Headlines (Campus Updates)
Lyle S. Hallman Faculty of Social Work
Social Work’s first graduating class celebrates 40th anniversary
Communications, Public Affairs & Marketing
The first graduating class of Laurier’s Master of Social Work program celebrated their 40th anniversary this year during a weekend reunion. Members of the class of 1968 gathered with former dean Dr. Frank Turner at the Faculty of Social Work’s new home in the old St. Jerome’s high school building in Kitchener.
After the weekend’s events, which included a tour of the building, a reception and tree-planting ceremony, Airdrie Thompson-Guppy and Joan Gilmore, two of 21 graduates, spoke to Laurier’s social work class of 2010 about the remarkable cultural shifts they have seen in the field of social work over the years.
When Thompson-Guppy first arrived in Waterloo, she had a year-old daughter and couldn’t find a job because everywhere she applied she was told she had “to stay home and look after her child.” She ended up volunteering to run a boys group home in St. Agatha, which led to her finding paid employment at Grand River Hospital. However, it was clear to her that she would need more education to move forward.
“I spoke directly to Frank Turner about taking just one class,” Thompson-Guppy told the audience on Monday morning. Turner informed her that the university was not offering its brand new social work program part-time.
“To my surprise, weeks later I got a letter saying ‘welcome to the Faculty of Social Work,’” she said. She had been accepted into the program as a full-time student, and she decided to make the best of it as a student and mother.
Three other students in the program had children. When they graduated, the Kitchener-Waterloo Record wrote an article about them that said, “They not only had studies and exams to worry about … but also had to look after their husbands, their children and their homes.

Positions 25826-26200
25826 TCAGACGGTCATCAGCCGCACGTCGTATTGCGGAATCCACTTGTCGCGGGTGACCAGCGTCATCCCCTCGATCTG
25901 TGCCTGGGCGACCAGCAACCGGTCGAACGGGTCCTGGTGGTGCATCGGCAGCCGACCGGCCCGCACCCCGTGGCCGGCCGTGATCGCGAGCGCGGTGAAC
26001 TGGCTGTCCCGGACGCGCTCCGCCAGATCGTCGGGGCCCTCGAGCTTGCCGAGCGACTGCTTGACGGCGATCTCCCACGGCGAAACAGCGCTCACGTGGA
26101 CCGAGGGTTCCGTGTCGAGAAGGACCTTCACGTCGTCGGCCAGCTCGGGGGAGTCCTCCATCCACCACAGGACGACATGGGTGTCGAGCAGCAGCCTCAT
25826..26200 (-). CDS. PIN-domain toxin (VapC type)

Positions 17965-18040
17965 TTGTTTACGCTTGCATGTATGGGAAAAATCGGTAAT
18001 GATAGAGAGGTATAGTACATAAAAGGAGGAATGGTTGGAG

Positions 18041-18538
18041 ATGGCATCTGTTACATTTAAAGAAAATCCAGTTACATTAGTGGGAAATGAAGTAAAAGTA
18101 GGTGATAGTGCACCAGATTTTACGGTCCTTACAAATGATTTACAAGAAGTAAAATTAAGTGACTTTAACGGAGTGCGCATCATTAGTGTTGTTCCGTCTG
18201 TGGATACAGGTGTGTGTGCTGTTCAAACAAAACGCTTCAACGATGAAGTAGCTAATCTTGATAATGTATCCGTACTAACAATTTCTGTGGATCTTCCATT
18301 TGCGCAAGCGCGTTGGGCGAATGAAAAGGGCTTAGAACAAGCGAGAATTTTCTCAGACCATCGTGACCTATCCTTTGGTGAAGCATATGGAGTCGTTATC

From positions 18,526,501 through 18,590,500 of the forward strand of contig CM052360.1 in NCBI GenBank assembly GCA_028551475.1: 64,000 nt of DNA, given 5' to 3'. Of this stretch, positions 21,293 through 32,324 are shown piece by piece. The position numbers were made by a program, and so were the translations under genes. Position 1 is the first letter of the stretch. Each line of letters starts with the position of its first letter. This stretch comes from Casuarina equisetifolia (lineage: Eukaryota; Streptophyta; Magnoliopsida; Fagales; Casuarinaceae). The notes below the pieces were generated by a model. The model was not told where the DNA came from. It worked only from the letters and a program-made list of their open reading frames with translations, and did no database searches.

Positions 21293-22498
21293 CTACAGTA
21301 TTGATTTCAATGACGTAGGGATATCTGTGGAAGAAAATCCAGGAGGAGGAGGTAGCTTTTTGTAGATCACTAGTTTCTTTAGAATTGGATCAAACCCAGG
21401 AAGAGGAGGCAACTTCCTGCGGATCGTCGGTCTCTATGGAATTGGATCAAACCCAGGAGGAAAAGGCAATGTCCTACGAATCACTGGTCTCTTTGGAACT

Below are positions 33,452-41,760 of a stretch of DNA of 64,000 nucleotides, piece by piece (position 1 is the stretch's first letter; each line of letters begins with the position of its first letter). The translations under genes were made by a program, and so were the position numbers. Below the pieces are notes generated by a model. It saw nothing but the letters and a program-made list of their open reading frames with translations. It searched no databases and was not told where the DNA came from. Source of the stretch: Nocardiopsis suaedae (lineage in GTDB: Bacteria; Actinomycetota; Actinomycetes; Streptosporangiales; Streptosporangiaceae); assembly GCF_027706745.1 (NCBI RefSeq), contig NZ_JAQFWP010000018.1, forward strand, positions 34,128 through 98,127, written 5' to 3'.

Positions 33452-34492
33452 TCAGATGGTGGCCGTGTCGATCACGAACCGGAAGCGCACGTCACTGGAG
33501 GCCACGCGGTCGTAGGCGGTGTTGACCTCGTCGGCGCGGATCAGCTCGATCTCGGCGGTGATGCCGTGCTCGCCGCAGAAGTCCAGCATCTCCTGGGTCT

“The four plan to relax after their two years of academic trail-blazing and get caught up on many things they previously had little or no time for,” the article continued, which listed “cleaning closets, putting in gardens, and spending more time with the children” as examples. Their professional careers, however, were far from over.
The times were different for the male students as well, who were told they would have to shave their beards if they wanted to stay in the program.
“Our appearance was one of the most important parts of our job,” said Thompson-Guppy. “Men had to be in a suit and tie, with a hanky in pocket and polished shoes, and always had to wear a hat in court – if we had the right appearance, then we could go out and do what was called ‘social work.’”
“We were taught that if we were successful, the clients would be like us,” said Gilmore, explaining the students were all white and middle class.
After a tour of the faculty’s new home, Gilmore and Thompson-Guppy were impressed. “Not with the building – that was nice – and not the technology – that was nice too – but we found the prayer room and the aboriginal room the most impressive,” said Gilmore. “Today we acknowledge that everyone is not the same.”
Gilmore, who went to law school in Washington, DC shortly after graduating, noted that it was interesting to see how members of the class of ’68 had all evolved differently. “Very few of us stayed in the field of social work, but social work was a good basis for all our careers.”
Thompson-Guppy opened a private clinic in her home in 1978 after working as the director of social work at a hospital for sick children in Ottawa.
“Frank Turner talked on Saturday about how hard it was to get the school organized and running – the challenges, the politics,” she said to the first-year class. “We joke now about the problems we faced, but we really think this is the best school in the country. If you’re a graduate of Laurier you’re miles ahead, and you’ll all enjoy such wonderful opportunities.”